A recent Harris poll found that, by and large, consumers were skeptical about the benefits of organic food and not eager to pay more for it. In fact, the survey found that 59% of consumers believe labeling a food as “organic” is simply an excuse to charge more for it.
While that survey mostly measured attitudes about food and the environment, it turns out there may be reasons to be skeptical about the supposed health benefits of organic and locally-grown food as well.
A widely publicized 2012 Stanford University study concluded that organic food doesn't provide any health benefits over conventionally-produced food. The question that is seldom asked is whether organic food is as safe as conventional foods.
The answer, according to one critic of federal food safety efforts, is that it may not be.
"The system lets so many foreign products in, organic consumers might as well save their money," said Mischa Popoff, a former organic food inspector, advisor to the Heartland Institute and author of "Is It Organic?" a self-published book that explores what Popoff says are shortcomings in organic food inspection and production.
Find a farmer
"It’s one thing to go out and find a farmer and buy directly but if you go to Whole Foods and buy something that's certified organic, it could be from Turkey," he said, noting the recent recall of pomegranate seeds grown in Turkey.
"You don’t know if it's safe. How do you know that the farmer didn’t use Round-Up, that he didn’t cheat, that there weren't human feces in his fields? There’s only a once-annual, announced inspection by agents of the USDA."
Since the USDA "outsources" inspection duties to independent contractors, there is no assurance that those inspectors are qualified, thorough or even honest, Popoff told ConsumerAffairs. Complicating matters further is that in countries that are part of the European Union (EU), the USDA accepts EU inspections on an "equivalency" basis, he said.
So should health-conscious consumers do all their shopping at local farmers' markets? Not according to Popoff.
"The best thing about the farmers' market is that it provides you a chance to meet the farmers. Then you can go out to their farm and be your own eyes and ears," he said. "But beyond that, it's a hornet's nest.
"You see a lot of reselling going on," Popoff said. "A farmer used to pay $50 a year for his table but now a lot of farmers' markets are like little strip malls. The farmer could be paying thousands of dollars a year for his table. So if he runs out of carrots, guess what? He's going to find carrots somewhere."
In fact, farmers' markets in most areas are the most unregulated part of the supply chain, Popoff argues: "There's no way to verify the food was really grown locally or that it's really organic. You're just taking the word of the guy who says he's a farmer."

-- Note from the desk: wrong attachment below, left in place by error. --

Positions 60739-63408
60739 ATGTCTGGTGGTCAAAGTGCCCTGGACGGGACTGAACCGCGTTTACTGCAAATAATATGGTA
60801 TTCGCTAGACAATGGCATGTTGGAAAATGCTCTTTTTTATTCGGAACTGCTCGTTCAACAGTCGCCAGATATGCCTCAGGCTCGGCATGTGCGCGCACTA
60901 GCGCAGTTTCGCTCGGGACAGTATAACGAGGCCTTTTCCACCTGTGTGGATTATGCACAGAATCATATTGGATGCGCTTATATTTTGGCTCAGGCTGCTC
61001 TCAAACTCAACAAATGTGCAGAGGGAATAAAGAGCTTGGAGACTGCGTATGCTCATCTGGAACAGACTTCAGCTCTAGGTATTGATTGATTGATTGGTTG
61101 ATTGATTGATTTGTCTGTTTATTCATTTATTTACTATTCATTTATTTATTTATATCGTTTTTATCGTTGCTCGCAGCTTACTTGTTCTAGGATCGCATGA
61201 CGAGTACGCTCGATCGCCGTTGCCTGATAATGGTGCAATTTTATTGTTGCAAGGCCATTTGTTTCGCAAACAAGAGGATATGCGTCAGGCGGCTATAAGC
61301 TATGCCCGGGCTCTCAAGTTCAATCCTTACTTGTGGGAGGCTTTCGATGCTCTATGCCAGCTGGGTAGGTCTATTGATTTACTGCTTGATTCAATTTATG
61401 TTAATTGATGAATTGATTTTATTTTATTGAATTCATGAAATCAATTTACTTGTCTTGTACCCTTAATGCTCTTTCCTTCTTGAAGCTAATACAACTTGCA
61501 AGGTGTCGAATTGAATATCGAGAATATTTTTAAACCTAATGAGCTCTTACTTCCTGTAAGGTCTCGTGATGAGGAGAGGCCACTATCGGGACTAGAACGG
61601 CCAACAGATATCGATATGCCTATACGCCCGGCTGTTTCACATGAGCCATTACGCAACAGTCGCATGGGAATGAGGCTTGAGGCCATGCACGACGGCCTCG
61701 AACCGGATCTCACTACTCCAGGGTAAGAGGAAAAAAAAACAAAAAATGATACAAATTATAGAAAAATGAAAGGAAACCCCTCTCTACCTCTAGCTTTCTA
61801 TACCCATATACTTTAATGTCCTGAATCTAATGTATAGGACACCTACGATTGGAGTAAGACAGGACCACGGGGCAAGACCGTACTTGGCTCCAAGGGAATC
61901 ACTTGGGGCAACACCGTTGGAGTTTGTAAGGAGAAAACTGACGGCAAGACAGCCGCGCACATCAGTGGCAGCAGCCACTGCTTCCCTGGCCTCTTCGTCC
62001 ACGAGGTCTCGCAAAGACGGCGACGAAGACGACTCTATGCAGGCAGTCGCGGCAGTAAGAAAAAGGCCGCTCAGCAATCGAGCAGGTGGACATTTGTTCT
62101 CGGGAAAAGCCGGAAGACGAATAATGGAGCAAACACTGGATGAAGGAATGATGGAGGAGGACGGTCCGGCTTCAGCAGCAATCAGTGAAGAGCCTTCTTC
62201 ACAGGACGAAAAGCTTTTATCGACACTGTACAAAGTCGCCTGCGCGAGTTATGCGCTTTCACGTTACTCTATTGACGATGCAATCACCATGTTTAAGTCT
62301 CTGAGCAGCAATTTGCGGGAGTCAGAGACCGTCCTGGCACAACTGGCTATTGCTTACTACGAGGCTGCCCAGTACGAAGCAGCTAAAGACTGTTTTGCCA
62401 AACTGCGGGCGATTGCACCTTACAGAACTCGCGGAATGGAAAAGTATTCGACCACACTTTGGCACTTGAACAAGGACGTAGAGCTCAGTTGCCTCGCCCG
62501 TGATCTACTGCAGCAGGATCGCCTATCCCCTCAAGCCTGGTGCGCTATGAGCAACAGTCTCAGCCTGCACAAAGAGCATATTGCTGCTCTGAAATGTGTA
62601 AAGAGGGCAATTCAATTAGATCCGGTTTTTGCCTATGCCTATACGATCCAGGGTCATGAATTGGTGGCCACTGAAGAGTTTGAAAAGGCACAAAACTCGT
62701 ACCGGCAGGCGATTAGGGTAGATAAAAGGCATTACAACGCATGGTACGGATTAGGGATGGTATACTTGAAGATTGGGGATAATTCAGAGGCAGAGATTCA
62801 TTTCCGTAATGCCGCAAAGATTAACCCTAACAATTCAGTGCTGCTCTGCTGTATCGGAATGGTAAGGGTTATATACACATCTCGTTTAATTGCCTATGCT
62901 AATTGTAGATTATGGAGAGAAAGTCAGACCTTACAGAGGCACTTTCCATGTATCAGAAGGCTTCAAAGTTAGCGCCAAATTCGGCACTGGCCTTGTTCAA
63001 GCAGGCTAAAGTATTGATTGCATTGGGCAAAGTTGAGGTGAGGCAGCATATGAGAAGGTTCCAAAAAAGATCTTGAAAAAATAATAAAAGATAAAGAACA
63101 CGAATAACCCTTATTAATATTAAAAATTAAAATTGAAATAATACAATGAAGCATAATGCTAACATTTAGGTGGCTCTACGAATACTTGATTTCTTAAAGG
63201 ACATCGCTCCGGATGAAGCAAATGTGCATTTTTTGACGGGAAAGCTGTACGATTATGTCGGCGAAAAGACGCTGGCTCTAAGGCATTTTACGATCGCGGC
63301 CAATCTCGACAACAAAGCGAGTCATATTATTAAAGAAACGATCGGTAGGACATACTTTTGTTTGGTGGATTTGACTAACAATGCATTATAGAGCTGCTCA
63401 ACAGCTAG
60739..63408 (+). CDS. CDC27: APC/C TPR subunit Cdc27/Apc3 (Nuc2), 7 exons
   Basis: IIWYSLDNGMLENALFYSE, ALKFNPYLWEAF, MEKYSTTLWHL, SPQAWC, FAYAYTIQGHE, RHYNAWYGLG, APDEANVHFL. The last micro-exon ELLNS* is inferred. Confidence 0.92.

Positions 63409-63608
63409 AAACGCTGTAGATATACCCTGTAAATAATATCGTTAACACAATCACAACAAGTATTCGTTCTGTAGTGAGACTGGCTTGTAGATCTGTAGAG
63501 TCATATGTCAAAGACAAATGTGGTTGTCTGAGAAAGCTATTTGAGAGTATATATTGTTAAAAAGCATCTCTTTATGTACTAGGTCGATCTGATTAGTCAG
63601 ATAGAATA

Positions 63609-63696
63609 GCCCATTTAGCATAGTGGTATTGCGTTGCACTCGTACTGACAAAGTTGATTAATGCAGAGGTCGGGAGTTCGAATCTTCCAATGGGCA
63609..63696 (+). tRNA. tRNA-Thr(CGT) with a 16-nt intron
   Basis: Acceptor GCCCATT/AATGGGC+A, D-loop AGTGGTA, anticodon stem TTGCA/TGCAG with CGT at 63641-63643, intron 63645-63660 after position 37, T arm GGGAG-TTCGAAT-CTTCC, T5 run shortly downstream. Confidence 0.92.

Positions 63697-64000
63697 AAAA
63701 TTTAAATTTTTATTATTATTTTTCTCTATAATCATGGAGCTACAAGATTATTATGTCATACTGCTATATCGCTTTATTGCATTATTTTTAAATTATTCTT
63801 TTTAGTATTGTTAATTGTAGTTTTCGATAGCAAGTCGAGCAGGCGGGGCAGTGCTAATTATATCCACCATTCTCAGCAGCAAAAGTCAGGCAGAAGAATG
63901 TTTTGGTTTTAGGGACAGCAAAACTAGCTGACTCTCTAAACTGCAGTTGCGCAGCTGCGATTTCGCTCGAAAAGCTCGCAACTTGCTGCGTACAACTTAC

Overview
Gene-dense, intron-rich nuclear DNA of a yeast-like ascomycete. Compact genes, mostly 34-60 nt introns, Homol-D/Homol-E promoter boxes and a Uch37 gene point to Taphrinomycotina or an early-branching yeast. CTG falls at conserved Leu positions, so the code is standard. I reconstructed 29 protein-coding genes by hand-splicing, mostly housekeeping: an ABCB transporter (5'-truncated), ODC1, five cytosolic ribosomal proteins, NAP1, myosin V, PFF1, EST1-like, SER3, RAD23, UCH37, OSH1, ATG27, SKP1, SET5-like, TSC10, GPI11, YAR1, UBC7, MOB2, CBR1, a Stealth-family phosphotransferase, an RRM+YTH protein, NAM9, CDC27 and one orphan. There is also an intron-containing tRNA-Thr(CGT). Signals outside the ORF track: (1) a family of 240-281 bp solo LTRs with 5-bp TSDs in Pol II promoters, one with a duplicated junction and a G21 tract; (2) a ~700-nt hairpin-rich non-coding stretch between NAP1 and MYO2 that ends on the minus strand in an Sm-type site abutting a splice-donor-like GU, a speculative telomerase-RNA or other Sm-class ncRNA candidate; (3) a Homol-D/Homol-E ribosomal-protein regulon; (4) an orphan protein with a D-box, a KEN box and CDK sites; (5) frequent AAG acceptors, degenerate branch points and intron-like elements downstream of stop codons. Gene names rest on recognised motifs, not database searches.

Who's to blame? As usual, Congress gets much of the blame but Popoff says the USDA also needs to take a stronger hand and put its own inspectors into the field instead of relying on independent contractors.
The people in the USDA's national organic program offices have never gone out to do an actual inspection. "They've lost their connection to the world," Popoff said.
At its most basic level, inspection of food crops by USDA is supposed to make sure there are no uncomposted fecal matter -- human or animal -- in the food. That's because feces is at the root of many Salmonella, E. coli and other common contaminants yet he claimed USDA does not test as often as it should for fecal matter, choosing instead to run more expensive tests for Round-Up and other prohibited substances.
Popoff not popular
Not surprisingly, Popoff's view is not exactly popular in the organic movement.
"Popoff is a conservative ideologue, a global warming denier, an ardent critic of hybrid automobiles, and has suggested that the American mortgage crisis that precipitated the financial meltdown was caused by 'overregulation,'" said Mark A. Kastel, codirector at the Wisconsin-based Cornucopia Institute.
But Cornucopia stops short of dismissing everything Popoff says. Popoff suggests that the entire certification process is without merit and should be replaced with a testing protocol for prohibited toxic chemicals.
“We think there is great merit in doing spot testing, as Congress required, and we have criticized the USDA for not having implemented testing until now, but it would be prohibitively expensive to test all farms and crops and would not substitute for other careful oversight protocols,” said Will Fantle, Cornucopia's research director.
The organic movement is at the moment sort of like the electric-car or open source software movements -- a relatively small group of ardent enthusiasts arguing over details that are at best obscure and at worst stultifying to the outside observer.
While Popoff may be seen as extreme by some, there is general agreement that -- with more than 8 million cases of food poisoning per year, according to federal health statistics -- food safety in the United States is embarrassingly inadequate.
FDA catches flak
It's the U.S. Food and Drug Administration that is in charge of ensuring the safety of most food once it leaves the farm, and is therefore the agency that's on the receiving end of a lot of criticism whenever a major food contamination crisis erupts.
"The FDA is picking up the flack because the USDA doesn’t do its job," Popoff said. "Once it leaves a farm, it’s food not a crop or an animal. Once it's harvested it becomes an FDA problem. The FDA can't go back and fix everything the USDA should have caught in the first place."